Blood tests

Blood tests routinely performed include electrolytes (sodium, potassium), measures of renal function, liver function tests, thyroid function tests, a complete blood count, and often C-reactive protein if infection is suspected. An elevated B-type natriuretic peptide (BNP) is a specific test indicative of heart failure. Additionally, BNP can be used to differentiate between causes of dyspnea due to heart failure from other causes of dyspnea. If myocardial infarction is suspected, various cardiac markers may be used.

According to a meta-analysis comparing BNP and N-terminal pro-BNP (NTproBNP) in the diagnosis of heart failure, BNP is a better indicator for heart failure and left ventricular systolic dysfunction. In groups of symptomatic patients, a diagnostic odds ratio of 27 for BNP compares with a sensitivity of 85% and specificity of 84% in detecting heart failure.


Heart failure may be the result of coronary artery disease, and its prognosis depends in part on the ability of the coronary arteries to supply blood to the myocardium (heart muscle). As a result, coronary catheterization may be used to identify possibilities for revascularisation through percutaneous coronary intervention or bypass surgery.


Various measures are often used to assess the progress of patients being treated for heart failure. These include fluid balance (calculation of fluid intake and excretion), monitoring body weight (which in the shorter term reflects fluid shifts).


Treatment focuses on improving the symptoms and preventing the progression of the disease. Reversable causes of the heart failure also need to be addressed: (e.g. infection, alcohol ingestion, anemia, thyrotoxicosis, arrhythmia, hypertension). Treatments include lifestyle and pharmacological modalities.


Diet and lifestyle measures

Patients with CHF are educated to undertake various non-pharmacological measures to improve symptoms and prognosis. Such measures include:

  • Moderate physical activity, when symptoms are mild or moderate; or bed rest when symptoms are severe.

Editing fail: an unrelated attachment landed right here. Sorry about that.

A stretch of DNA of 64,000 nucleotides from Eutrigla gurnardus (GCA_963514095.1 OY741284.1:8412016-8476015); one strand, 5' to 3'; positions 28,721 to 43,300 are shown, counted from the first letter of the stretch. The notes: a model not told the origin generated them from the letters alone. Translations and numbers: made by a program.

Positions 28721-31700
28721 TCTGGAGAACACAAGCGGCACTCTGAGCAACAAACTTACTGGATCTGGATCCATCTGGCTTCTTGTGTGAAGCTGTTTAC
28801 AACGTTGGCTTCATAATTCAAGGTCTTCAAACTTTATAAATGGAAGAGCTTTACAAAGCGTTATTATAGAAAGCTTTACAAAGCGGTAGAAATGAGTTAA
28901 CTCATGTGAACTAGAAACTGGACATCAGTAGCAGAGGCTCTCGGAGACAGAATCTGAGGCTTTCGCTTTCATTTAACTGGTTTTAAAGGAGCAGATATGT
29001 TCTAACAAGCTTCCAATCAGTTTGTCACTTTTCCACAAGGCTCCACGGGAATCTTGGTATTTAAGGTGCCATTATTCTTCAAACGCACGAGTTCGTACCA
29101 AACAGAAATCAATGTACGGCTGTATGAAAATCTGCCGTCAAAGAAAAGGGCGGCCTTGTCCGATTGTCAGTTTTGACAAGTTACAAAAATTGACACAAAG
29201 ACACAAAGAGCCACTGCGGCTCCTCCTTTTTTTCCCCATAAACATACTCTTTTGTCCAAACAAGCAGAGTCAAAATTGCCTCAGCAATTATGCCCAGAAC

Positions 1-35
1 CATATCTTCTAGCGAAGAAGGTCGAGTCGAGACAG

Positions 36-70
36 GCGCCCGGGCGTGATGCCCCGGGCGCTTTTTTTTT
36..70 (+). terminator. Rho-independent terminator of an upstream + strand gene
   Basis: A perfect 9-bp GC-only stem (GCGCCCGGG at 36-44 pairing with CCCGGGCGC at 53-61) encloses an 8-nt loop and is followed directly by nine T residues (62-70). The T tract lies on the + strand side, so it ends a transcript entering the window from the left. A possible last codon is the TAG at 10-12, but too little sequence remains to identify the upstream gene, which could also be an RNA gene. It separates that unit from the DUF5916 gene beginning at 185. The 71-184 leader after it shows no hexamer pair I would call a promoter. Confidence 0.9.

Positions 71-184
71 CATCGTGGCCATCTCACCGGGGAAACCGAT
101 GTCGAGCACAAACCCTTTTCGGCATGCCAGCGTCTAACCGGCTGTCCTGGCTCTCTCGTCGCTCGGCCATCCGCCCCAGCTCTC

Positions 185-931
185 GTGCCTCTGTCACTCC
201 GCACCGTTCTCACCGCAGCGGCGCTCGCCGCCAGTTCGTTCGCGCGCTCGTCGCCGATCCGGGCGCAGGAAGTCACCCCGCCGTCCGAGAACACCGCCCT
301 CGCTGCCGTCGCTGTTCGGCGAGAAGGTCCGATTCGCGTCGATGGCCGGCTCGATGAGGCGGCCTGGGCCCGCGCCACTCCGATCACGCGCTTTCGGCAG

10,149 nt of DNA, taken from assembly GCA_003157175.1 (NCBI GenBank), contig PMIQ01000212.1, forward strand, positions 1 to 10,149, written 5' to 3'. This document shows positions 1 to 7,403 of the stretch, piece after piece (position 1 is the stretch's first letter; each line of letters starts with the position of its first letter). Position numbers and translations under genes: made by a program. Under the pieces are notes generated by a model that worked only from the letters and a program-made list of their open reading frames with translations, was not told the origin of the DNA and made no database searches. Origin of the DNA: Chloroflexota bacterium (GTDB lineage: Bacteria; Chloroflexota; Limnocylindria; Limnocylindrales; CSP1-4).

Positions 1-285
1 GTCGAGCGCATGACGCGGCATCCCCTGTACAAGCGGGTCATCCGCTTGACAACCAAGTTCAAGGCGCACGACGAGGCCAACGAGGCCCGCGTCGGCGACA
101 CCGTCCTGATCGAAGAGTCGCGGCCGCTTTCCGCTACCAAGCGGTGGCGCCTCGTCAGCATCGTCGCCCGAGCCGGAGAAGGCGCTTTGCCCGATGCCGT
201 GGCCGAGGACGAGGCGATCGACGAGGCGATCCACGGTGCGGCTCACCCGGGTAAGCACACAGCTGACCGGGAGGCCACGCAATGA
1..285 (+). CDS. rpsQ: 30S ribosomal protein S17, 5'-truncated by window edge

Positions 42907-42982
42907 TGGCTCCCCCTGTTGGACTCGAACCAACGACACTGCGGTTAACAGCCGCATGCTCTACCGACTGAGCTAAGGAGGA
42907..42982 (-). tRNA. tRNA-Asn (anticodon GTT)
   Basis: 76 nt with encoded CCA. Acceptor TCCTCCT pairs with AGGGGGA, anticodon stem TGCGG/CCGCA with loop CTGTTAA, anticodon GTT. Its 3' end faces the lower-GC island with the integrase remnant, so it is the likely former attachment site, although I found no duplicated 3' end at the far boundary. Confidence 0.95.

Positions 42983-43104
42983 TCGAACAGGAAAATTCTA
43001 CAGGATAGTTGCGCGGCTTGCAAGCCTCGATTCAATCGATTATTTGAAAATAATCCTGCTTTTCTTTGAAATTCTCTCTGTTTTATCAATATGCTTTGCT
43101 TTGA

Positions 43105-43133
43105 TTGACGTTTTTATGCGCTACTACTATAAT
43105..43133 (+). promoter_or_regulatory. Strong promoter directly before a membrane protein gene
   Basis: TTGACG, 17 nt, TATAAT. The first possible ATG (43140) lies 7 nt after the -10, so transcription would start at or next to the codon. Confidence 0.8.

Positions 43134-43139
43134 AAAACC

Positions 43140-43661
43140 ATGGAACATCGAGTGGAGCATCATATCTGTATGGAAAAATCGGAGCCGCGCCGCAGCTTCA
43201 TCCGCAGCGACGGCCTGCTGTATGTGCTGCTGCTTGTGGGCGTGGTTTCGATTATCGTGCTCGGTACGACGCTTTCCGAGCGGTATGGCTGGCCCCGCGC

• If sleep apnea is identified, treat with CPAP, BiPAP, dental appliances or surgery. Sleep apnea is an under recognized risk factor for heart failure
  • Weight reduction – through physical activity and dietary modification, as obesity is a risk factor for heart failure and left ventricular hypertrophy.
  • Monitor weight - this is a parameter that can easily be measured at home. Rapid weight increase is generally due to fluid retention. Weight gain of more than 2 pounds is associated with admission to the hospital for heart failure
  • Sodium restriction – excessive sodium intake may precipitate or exacerbate heart failure, thus a "no added salt" diet (60–100 mmol total daily intake) is recommended for patients with CHF. More severe restrictions may be required in severe CHF.
  • Fluid restriction – patients with CHF have a diminished ability to excrete free water load. Hyponatremia frequently develops in decompensated heart failure due to the effects of excess circulating neuroendocrine hormones. While the activation of the renin-angiotensin-aldosterone axis due to decreased renal perfusion promotes both sodium and water retention, the activation of atrial natriuretic peptide due to atrial stretch favors sodium excretion, and the activation of antidiuretic hormone due to peripheral baroreceptors that sense hypotension as well as due to the activation of the sympathetic nervous system favors water retention alone, leading to disproportionately more water retention than sodium retention. The severity of the hyponatremia during an episode of decompensated heart failure can be predictive of mortality. Generally water intake should be limited to 1.5 L daily or less in patients with hyponatremia, though fluid restriction may be beneficial regardless in symptomatic reduction.

Pharmacological management